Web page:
July 31/1Aug is difficult. Stonehege, the Cotswolds and Warwick Castle with just one over night really doesn't work. And then driving to Newcastle to catch a ferry is daft (sorry ) Why go all the way to Newcastle to catch a ferry?? Warwick to the port is a 5 hour drive IF you are lucky.

If the Cotswolds and Warwick are musts -- the take all those transit days and spend them IN the Cotswolds and Warwick. July 31 (if you must - I'd really add some of these days to London) collect car, drive to Stonehenge, then up into the Cotswolds stay the nights of 31 July/1Aug in the Cotswolds (Burford, or Chipping Campden or similar), try to visit maybe Hidcote Manor Garden. Nights of 2-3 Aug stay in either Warwick or Stratford-upon-Avon - visit Castle, town of Warwick including the Lord Leycester Hospital and the lovely church, Shakespeare properties, etc.

Morning of 4 Aug drive down to LHR and take an early afternoon flight to Amsterdam. Driving Warwick to LHR takes about 90 minutes.
Thank you for your honest feedback and suggestions, greatly appreciated.

Warwick Castle and the airshow were for the kids, but apart from that we haven't really looked into anything. We'll likely take off Edinburgh and Amsterdam to add days in at other places, and one of Berlin, Prague or Vienna as well. Any suggestions around that?

Cheers
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Old Apr 16th, 2023, 07:35 PM
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Have you priced the car rental... pick up in one country and drop off in another? A large vehicle for 5 passengers + luggage, AND there will be a one-way surcharge.

Auschwitz recommends that children under 14 years NOT visit the memorial. I was 16 when I visited, and I found it extremely disturbing and unsettling. Visiting both the Schindler factory and the Auschwitz camp in the same day would likely be both very emotional and physically tiring. You need about a half day for each plus the drive to/from Auschwitz.

Overall, that's a LOT of time sitting in a car. Boring. If you're using maps.google.com for driving estimates, from my experience you need to add 10-15% to the drive times.

Overall #2, I agree with others that this itinerary is very ambitious. I'd probably drop some destinations, starting with Krakow which is a long detour between Prague and Vienna for just 2 nights and one full day (and a mostly sad day at that).
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Old Apr 16th, 2023, 09:24 PM
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Originally Posted by adamsfamily2779
Thank you for your honest feedback and suggestions, greatly appreciated.

Warwick Castle and the airshow were for the kids, but apart from that we haven't really looked into anything. We'll likely take off Edinburgh and Amsterdam to add days in at other places, and one of Berlin, Prague or Vienna as well. Any suggestions around that?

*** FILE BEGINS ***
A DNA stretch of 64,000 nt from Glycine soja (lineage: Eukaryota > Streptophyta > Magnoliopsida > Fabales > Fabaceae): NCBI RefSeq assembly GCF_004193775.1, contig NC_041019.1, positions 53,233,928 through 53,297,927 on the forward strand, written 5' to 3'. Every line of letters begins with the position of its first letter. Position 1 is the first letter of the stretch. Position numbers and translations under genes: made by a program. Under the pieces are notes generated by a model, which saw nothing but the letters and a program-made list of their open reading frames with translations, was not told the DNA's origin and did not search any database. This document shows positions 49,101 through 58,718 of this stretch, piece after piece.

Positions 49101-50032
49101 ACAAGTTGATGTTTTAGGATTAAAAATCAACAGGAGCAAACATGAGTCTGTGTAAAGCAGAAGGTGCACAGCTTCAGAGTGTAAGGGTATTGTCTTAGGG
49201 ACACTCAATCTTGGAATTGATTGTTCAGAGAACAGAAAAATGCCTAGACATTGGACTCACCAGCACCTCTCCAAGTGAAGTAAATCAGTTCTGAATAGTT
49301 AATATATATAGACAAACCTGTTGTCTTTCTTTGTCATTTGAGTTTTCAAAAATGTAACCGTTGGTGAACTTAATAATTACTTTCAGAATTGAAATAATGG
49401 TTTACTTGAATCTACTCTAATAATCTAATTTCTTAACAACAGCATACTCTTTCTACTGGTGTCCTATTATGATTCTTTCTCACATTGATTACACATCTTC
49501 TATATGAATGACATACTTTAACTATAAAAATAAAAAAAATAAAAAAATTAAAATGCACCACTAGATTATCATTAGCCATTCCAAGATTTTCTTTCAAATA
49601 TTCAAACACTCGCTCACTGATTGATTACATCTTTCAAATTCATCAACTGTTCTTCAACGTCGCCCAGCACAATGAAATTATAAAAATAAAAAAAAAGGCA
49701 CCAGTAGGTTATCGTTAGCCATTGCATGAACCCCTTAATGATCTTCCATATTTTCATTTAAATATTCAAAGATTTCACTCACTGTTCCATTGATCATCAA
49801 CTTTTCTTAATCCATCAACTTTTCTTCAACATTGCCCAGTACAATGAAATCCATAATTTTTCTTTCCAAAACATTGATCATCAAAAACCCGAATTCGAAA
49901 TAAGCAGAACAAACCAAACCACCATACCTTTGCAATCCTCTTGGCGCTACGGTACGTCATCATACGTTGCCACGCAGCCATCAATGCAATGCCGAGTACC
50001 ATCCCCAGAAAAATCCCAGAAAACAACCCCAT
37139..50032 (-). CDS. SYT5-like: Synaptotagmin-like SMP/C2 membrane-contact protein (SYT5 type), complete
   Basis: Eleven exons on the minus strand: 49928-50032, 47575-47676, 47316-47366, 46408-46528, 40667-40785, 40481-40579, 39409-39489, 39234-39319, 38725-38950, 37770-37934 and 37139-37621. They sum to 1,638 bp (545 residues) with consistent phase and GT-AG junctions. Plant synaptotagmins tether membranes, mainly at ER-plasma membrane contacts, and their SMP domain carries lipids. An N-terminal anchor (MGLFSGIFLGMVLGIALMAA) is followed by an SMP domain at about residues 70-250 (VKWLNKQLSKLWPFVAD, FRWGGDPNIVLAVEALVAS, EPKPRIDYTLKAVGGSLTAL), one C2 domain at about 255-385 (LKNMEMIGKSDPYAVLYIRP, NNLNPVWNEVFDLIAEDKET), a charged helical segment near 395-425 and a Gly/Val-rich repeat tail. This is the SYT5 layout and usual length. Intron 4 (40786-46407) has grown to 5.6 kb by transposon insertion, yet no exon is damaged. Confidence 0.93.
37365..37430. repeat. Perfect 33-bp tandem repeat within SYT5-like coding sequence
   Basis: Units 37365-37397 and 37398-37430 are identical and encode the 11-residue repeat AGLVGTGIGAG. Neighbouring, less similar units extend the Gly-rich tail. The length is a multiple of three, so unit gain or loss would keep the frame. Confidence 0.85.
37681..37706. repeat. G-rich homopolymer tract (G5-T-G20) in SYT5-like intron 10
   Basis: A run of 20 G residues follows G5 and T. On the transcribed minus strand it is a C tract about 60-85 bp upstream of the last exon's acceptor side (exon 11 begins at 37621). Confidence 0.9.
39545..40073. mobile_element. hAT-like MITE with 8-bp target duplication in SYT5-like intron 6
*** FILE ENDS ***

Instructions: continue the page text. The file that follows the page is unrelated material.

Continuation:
Cheers
You hadn't mentioned Edinburgh before. Not sure where you planned on fitting it in, and while Edinburgh is one of my favorite places on Earth, you definitely don't have time for Scotland/Edinburgh.

The Airshow is a real complication -- there is no easy way to get there. It IS an amazing event, but without staying a night or two nearby I don't see how you can fit it in. You could stay over in Norwich (about a 2 hour train ride from Liverpool Street Station) and take a taxi to the aerodrome. A taxi from Norwich to Old Buckenham would typically take about 35 minutes - but the roads will be slammed so count on an hour-ish.

Would a visit to the Museum at Duxford suffice. 48 minute train from Kings Cross to Cambridge then a 15-20 taxi ride to Duxford (or slower bus) https://www.iwm.org.uk/visits/iwm-duxford

Warwick Castle is great for families -- however in or very close to London are 1) the Tower of London, 2) Windsor Castle, 3) Hampton Court Palace - all of which are as good or better than Warwick.

ps: I definitely agree w/ Jean that Auschwitz isn't a great idea for a family with young children.
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Old Apr 16th, 2023, 09:29 PM
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I adore Krakow, certainly one of my favorite places in Europe. Just north of Krakow is a trail (by car) of Eagles Nest Castles leading up to Czestochowa where there is a magnificent abbey. To the east are very traditional villages and towns including a lace making village, a bee keeping village and a village with floral painting. and to the south Zakopane with its smokehouses for making cheese and the wooden architecture trail. In Zakopane there is a big cable car to take you into the mountains as well as a smaller one (and a funicular) that takes you to a ridge trail where there are kids activities, food, horse rides, and other crafts. We took our kids throughout the region. So you are giving Poland short shrift and could easily spend more time there. There is also an exceptional waterpark in Krakow and of course the historic salt mines. Another thing we did, if you are interested in Jewish history, is that we had a private walking tour of the Jewish Quarter in Krakow. Our kids were 6 and 9 at the time.